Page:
A woman in Toronto may have saved her own life in early April by recording her own mini-stroke on video as it happened. The ‘stroke selfie,’ as it has been dubbed by some, helped doctors who had dismissed her symptoms previously properly diagnose her the next day, saving her from what might have been a much more serious attack. Read more…
Posts Tagged ‘toronto’
In the world of photojournalism, especially sports journalism, photographers must be able to shoot in all types of lighting and environments, oftentimes needing to seize mere seconds of a few hour event to capture what’s needed. Doing this is never an easy task, and throughout their careers many photographers find their own little tweaks and quirks to get their workflow up and running.
It was bound to happen eventually, but it still caught us by surprise when it did. Found last night and published earlier today, Photo Stealers’ Corey Ann discovered that one of her images had been used by another ‘photographer’ who is passing off a whole bunch of other photographers’ images as her own. Read more…
Toronto-based photographer Tom Ryaboi is one of the godfathers of “rooftopping”, which involves climbing to the tops of skyscrapers, pointing a camera off an edge, and capturing cities from high perspectives that most people never experience. It’s an activity that’s not for the faint of heart; rooftoppers sometimes even dangle their feet off the edge of buildings.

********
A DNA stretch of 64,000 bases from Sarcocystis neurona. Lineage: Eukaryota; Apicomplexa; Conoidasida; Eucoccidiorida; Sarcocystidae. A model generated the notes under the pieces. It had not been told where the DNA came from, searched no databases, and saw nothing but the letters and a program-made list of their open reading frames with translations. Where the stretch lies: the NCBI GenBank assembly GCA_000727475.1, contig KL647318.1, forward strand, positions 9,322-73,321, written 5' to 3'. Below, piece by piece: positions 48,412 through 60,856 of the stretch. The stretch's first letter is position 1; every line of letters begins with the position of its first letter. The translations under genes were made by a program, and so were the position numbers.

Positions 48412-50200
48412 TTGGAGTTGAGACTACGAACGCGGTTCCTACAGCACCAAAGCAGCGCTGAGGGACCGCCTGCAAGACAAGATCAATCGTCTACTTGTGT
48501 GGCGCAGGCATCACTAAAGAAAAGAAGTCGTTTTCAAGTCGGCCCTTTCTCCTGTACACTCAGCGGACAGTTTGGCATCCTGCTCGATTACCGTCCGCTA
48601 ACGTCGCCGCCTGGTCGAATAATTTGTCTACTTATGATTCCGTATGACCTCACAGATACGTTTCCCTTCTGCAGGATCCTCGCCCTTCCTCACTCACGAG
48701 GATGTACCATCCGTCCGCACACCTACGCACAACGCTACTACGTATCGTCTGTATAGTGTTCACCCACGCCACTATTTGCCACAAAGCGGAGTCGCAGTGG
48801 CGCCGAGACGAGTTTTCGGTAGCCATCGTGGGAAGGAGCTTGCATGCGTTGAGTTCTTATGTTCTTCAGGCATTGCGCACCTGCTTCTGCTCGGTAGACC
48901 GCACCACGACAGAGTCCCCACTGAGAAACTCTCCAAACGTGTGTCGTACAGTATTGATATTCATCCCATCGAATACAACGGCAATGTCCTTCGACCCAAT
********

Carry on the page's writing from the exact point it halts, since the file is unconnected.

Over the past year, Ryaboi has been working hard at combining rooftopping photography with his newfound passion of time-lapse photography. The result of his efforts was City Rising, the gorgeous time-lapse video seen above (be sure to watch it in HD).
On January 1st of last year, photographer Michael Chrisman began shooting a solargraph by placing a pinhole camera in the Port Lands of Toronto and aiming it at the city’s skyline. Over the next 365, the rising and setting sun slowly exposed the photo paper inside. The total exposure time? 31,536,000 seconds. Instead of developing the image using traditional darkroom chemicals, he instead used a scanner to capture the extremely overexposed image — destroying the original image in the process — and ended up with the photo you see above. Those yellow lines you see in the sky shows the gradual shifting of the sun’s path over the course of 2011.
(via Toronto Star)
Image credit: Photograph by Michael Chrisman and used with permission